If you had only five minutes to walk through your offices and gather essential items (knowing that you had to relocate business operations for a week or more), what would you choose? Laptops, software, data back-ups, paper files, cash/credit cards, a checkbook? How about a copy of your organization’s Continuity of Operations (COOP) plan? Enter the need for a well-equipped and purposely placed drive-away kit.
A drive-away kit (aka a “grab n’ go” kit, go kit, or relocation kit) is a collection of pre-packed essential items commonly used to 1) establish recovery operations during the onset of relocation to an alternate facility, and 2) maintain an organization’s most critical operations during the first few days following a continuity event.
Most of the time, drive-away kits are kept on-site (near a doorway or exit) or off-site (away from the primary facility) for quick and easy access. Regardless of its location, personnel know to grab the kit and take it with them during a business disruption, building evacuation, etc. And, if necessary, to take it to the alternate facility for immediate unpacking and use.
A well-equipped drive-away kit may include: the entry code or floor plan of the alternate facility, vital records, important phone numbers, manuals (paper or digital), or other valuable items. And, as previously suggested, a copy of your organization’s COOP plan!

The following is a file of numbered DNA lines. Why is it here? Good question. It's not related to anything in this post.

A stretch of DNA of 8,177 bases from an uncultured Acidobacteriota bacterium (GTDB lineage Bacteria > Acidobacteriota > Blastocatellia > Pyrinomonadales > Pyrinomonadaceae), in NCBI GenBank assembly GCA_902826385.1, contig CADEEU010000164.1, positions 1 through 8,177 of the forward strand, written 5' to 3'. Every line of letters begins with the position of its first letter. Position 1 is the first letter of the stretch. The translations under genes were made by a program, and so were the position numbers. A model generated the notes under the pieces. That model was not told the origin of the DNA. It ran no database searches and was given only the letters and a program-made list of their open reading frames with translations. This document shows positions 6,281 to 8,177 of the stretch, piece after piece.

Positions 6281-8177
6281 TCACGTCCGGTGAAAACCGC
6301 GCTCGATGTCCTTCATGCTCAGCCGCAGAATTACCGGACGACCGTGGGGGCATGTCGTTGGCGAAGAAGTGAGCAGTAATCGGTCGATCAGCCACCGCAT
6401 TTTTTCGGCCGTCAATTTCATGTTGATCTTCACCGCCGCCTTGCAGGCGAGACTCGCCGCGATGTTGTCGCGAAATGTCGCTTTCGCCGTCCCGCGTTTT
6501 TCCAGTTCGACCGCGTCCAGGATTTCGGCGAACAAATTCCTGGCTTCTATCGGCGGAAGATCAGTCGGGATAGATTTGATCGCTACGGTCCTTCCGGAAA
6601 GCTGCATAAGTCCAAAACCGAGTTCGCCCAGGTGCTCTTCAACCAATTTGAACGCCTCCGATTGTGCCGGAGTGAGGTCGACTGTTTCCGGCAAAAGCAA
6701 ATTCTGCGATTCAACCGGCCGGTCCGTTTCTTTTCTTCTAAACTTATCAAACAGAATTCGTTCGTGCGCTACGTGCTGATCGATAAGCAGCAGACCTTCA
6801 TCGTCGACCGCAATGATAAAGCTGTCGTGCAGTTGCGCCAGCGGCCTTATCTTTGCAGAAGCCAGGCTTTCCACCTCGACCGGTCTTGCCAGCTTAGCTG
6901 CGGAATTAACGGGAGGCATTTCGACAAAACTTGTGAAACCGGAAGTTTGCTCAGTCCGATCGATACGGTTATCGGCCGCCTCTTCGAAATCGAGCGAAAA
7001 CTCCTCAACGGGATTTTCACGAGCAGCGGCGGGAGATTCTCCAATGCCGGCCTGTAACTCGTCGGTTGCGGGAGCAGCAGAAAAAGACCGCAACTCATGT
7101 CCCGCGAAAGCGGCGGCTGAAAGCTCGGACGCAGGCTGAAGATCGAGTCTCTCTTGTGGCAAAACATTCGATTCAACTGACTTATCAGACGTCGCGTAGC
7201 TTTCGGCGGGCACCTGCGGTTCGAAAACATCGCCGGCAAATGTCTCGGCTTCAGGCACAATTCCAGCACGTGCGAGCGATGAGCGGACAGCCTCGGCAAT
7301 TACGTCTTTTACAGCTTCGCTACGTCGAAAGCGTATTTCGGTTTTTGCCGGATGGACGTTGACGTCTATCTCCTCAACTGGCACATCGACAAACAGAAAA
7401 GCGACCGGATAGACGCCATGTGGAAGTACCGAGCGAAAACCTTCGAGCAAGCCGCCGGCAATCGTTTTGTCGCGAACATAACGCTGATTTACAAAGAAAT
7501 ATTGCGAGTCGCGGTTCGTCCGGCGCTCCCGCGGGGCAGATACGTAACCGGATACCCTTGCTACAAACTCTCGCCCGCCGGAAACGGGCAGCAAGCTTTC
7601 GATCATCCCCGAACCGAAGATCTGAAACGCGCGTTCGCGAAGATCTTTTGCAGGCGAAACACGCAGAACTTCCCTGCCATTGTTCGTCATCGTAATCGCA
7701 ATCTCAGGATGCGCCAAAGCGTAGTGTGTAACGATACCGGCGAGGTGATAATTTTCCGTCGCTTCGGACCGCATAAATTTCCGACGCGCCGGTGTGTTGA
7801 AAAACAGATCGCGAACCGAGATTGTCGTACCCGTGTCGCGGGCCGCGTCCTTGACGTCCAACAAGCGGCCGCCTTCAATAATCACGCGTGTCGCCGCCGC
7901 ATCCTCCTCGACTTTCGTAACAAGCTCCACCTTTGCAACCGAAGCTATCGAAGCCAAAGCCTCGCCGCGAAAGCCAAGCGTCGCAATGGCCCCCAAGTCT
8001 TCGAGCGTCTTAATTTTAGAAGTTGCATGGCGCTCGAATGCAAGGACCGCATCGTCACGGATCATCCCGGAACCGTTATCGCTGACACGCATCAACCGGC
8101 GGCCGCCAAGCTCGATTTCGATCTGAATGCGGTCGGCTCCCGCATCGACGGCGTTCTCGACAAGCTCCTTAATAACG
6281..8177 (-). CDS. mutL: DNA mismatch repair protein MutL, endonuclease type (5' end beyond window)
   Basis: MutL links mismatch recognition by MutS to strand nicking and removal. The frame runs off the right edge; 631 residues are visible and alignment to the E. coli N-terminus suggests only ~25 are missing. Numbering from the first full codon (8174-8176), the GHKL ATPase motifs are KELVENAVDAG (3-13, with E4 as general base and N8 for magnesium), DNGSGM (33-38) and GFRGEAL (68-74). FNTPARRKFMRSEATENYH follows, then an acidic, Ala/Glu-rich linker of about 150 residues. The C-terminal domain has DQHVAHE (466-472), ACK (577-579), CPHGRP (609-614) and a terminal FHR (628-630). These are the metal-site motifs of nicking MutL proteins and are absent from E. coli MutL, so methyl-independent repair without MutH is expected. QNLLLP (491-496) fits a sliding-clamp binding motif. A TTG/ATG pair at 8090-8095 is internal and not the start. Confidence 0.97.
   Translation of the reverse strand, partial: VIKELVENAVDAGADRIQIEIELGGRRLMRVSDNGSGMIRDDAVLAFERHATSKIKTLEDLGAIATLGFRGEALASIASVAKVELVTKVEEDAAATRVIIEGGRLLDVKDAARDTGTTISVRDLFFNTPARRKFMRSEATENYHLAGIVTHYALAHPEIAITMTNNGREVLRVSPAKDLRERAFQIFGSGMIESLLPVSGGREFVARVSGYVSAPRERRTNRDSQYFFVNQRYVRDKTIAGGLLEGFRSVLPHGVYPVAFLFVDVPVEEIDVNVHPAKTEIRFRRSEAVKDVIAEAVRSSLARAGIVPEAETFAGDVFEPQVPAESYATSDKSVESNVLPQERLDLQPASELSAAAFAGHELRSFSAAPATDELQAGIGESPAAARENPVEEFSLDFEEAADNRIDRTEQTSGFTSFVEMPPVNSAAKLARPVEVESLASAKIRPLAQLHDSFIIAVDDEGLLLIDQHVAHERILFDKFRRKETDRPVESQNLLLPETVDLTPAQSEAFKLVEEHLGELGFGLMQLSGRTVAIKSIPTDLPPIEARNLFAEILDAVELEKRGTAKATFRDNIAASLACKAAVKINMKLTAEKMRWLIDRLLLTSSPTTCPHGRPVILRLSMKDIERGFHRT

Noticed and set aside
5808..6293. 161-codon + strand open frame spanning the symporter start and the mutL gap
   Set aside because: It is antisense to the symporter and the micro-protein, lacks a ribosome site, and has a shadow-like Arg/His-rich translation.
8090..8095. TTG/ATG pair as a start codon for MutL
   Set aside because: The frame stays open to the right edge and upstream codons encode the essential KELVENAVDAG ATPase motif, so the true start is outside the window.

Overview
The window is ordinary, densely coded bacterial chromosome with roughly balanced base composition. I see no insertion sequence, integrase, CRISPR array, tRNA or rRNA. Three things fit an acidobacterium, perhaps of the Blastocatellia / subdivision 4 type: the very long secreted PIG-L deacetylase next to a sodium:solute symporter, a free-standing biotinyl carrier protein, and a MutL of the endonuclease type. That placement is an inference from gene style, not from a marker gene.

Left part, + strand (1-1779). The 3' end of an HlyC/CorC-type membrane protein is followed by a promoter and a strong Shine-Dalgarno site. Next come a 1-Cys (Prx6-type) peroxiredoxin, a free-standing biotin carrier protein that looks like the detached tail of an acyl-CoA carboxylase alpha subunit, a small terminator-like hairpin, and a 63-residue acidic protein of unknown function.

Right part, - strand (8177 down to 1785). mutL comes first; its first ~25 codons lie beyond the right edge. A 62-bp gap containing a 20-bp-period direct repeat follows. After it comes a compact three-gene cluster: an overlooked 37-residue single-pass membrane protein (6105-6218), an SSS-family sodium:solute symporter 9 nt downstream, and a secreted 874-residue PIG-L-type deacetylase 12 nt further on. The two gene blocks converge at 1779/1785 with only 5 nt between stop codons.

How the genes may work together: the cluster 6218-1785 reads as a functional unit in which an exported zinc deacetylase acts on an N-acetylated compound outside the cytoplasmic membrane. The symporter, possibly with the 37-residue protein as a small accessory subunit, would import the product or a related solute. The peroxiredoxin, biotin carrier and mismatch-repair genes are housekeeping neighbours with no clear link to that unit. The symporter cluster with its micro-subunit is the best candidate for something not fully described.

Consider the following best practices as you pack your organization’s drive-away kit:
1) Think strategically, think necessities
2) Don’t try to include everything from normal operations – this is for short-term recovery operations only
3) Be sure to include unique items that cannot be replaced easily
4) Refresh the kit annually, if not semi-annually, to ensure contents are relevant and up to date
5) If you use the BOLDplanning.com platform for COOP planning, update the contents of your drive-away kit online
If your organization doesn’t have a drive-away kit or it’s been a while since you last looked at what’s inside, take time out to do so now. After all, it’s a whole lot easier to pick (and pack) the right things ahead of a continuity event than when you’re in the thick of one.